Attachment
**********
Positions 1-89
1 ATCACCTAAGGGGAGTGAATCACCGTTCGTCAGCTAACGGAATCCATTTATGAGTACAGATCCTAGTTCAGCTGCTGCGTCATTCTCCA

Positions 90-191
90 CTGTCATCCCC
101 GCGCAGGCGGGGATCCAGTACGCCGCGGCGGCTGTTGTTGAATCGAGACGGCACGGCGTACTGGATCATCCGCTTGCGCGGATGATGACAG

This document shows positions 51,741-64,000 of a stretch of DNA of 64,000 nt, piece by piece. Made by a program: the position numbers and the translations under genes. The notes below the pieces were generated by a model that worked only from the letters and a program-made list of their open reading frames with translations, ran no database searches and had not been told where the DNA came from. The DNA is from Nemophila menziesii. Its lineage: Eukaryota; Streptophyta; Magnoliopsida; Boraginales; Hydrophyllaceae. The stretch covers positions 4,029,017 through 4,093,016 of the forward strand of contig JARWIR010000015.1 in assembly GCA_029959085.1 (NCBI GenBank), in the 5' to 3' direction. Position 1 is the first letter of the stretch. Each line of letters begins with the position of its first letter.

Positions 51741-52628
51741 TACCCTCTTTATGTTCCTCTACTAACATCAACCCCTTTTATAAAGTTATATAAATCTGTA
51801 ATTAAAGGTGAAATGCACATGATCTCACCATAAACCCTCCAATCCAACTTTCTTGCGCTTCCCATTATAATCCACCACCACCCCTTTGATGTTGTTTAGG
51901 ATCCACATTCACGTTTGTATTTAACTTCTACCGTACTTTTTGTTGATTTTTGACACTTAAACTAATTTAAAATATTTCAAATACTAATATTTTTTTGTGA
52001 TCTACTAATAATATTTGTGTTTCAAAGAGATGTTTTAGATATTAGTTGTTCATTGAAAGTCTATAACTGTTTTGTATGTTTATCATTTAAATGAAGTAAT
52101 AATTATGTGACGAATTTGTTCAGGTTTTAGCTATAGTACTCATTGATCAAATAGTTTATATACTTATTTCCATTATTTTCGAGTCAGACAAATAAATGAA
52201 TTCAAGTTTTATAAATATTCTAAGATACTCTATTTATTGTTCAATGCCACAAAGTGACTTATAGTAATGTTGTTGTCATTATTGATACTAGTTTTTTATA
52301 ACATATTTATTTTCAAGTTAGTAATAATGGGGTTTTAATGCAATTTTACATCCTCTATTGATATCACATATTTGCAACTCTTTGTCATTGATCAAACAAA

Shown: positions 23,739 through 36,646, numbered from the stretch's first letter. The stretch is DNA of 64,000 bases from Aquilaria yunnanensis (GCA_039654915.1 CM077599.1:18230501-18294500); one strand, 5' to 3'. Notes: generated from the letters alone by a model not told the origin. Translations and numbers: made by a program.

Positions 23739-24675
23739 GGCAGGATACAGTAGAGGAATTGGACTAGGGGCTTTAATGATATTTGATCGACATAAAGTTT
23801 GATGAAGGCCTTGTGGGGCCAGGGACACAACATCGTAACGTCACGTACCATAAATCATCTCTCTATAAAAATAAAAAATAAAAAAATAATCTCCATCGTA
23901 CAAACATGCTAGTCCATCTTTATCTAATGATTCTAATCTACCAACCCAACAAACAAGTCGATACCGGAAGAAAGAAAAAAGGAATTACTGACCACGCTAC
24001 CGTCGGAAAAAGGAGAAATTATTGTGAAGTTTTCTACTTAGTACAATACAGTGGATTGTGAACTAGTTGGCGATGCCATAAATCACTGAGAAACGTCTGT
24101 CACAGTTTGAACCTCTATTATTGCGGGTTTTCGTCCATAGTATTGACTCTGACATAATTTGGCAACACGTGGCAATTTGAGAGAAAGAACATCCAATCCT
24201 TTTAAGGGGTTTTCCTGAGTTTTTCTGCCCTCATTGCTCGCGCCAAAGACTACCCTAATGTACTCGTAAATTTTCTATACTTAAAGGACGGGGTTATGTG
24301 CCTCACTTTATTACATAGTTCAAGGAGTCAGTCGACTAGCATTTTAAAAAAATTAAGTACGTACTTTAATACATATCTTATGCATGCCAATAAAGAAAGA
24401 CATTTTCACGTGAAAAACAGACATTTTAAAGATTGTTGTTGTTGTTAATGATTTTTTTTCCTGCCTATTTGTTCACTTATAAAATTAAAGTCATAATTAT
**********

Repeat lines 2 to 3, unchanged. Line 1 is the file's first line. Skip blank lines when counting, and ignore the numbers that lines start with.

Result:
1 ATCACCTAAGGGGAGTGAATCACCGTTCGTCAGCTAACGGAATCCATTTATGAGTACAGATCCTAGTTCAGCTGCTGCGTCATTCTCCA

Positions 90-191